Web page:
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Tribunal Tightens Rules on Seselj Submissions

(TU No 458, 23-Jun-06)
In his decision, published on June 19, Judge Alphons Orie noted that Seselj – who is accused of recruiting and financing Serb fighters, helping to plan expulsions and instigating crimes with his fiery speeches in the early Nineties – has filed a total of 169 written motions to the court since he flew to The Hague in 2003 to turn himself in.

Noting the “prolixity of the accused’s submissions, their patent lack of merit in general, the repetitiveness of their arguments, and the triviality of most of the issues raised”, Judge Orie said the usual 3,000-word limit governing such filings would from now on be reduced to 800 words in Seselj’s case.

If the accused raised issues worthy of discussion, Judge Orie added, he would be given further opportunity to develop his arguments in writing or in court.

The decision came just days after the tribunal’s president, Judge Fausto Pocar, threw out a demand, addressed to him personally by Seselj, that “honourable Serbs” in the Hague prison be kept separate from those who have reached a plea agreement with the prosecution.

Seselj argued that the presence of those who had cut a deal with prosecutors was irritating and that it obstructed other detainees’ efforts to prepare for their defence. He also suggested that there was a possibility of violence if the two groups were not kept apart.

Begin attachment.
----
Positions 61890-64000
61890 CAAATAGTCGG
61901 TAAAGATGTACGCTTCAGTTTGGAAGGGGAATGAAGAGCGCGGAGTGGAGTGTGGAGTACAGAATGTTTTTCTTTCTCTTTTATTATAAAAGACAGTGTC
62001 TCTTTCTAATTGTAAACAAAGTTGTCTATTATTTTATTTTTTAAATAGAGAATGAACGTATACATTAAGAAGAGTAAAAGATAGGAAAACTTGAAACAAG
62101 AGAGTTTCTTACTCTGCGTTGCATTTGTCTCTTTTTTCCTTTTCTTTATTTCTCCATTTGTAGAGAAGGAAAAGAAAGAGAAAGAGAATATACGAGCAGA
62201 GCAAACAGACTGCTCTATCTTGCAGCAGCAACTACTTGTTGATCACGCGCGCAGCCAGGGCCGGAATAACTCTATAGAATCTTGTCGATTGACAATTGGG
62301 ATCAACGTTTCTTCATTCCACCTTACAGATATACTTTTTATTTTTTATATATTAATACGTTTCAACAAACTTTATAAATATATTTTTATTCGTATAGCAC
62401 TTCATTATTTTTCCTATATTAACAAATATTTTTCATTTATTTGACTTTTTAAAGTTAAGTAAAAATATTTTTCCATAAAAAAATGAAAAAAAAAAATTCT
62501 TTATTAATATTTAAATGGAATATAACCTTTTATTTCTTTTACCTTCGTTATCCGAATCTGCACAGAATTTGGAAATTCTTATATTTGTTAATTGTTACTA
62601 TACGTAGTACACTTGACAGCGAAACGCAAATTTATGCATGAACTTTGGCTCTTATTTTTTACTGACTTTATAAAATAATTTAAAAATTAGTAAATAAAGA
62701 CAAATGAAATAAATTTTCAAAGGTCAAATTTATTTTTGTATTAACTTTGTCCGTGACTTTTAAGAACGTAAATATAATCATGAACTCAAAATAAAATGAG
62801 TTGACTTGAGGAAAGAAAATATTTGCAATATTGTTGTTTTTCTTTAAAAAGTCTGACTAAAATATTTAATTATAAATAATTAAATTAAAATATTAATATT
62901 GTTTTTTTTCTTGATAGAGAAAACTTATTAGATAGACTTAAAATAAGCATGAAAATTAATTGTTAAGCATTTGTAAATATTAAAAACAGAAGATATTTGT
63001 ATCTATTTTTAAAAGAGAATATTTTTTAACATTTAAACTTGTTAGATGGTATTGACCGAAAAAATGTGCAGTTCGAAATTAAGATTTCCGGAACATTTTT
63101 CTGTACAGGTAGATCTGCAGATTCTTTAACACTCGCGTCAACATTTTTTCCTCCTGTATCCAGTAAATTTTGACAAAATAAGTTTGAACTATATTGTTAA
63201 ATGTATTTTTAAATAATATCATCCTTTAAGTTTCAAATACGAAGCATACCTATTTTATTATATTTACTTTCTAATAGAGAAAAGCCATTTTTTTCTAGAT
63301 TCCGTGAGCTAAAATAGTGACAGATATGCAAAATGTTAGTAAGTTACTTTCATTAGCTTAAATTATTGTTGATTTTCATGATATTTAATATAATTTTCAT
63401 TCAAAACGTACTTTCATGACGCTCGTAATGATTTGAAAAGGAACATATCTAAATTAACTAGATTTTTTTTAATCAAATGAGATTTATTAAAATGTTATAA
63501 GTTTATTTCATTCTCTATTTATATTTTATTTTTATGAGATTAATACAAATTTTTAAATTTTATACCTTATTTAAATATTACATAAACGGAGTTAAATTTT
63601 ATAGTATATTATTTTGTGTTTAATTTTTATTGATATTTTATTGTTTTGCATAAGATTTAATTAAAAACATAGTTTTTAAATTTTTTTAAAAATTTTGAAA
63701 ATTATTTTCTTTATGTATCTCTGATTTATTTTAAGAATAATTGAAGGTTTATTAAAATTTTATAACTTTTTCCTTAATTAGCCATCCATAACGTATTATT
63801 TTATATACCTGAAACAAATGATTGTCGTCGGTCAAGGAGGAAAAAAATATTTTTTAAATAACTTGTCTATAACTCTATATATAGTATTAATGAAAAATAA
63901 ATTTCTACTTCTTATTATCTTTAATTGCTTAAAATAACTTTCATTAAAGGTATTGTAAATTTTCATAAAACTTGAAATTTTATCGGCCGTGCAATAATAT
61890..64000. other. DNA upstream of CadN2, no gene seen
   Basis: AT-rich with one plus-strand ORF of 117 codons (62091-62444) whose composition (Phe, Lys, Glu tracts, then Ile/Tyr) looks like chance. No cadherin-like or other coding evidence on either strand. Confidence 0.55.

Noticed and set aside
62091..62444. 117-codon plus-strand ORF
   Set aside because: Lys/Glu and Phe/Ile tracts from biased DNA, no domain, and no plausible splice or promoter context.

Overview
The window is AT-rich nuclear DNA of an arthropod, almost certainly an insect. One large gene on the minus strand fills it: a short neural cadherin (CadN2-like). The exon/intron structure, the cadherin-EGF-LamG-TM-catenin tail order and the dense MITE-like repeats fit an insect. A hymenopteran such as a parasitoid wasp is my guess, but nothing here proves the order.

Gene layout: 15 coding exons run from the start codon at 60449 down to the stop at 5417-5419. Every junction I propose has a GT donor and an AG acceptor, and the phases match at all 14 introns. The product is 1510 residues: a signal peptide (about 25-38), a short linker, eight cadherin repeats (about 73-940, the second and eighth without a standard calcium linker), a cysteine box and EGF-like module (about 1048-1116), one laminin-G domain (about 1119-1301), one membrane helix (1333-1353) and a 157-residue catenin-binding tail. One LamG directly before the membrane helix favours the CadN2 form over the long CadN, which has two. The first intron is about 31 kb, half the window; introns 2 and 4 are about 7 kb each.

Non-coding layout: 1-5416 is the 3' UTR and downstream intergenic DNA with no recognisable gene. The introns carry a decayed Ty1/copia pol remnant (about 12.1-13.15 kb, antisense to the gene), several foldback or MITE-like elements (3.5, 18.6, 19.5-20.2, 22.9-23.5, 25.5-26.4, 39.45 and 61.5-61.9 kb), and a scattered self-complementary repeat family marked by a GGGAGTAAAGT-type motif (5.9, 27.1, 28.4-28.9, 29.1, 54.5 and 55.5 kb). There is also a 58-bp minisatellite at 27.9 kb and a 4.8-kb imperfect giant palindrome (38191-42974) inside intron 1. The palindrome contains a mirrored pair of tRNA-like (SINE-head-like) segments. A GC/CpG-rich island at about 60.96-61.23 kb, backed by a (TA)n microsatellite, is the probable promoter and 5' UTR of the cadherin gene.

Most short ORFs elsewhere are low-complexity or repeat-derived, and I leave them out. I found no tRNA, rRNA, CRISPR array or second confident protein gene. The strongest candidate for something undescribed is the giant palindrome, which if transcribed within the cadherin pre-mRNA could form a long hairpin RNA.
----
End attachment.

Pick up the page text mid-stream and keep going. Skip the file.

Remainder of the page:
Judge Pocar said requests for segregation ought to be put to the commanding officer of the tribunal’s detention unit, and that the rules anyway only allow a detainee to ask for himself be segregated, not others. He added that Seselj’s claim that the current set-up prevented him from preparing for his defence was a matter to be considered by the trial chamber assigned to his case.

At the time, Judge Pocar gave Seselj a “final warning” that he would not consider any further motions from him that contained “insulting or otherwise offensive” statements.

Seselj is next due to appear before the court on July 4, when a status conference will be held to review progress in his case, which is yet to go to trial.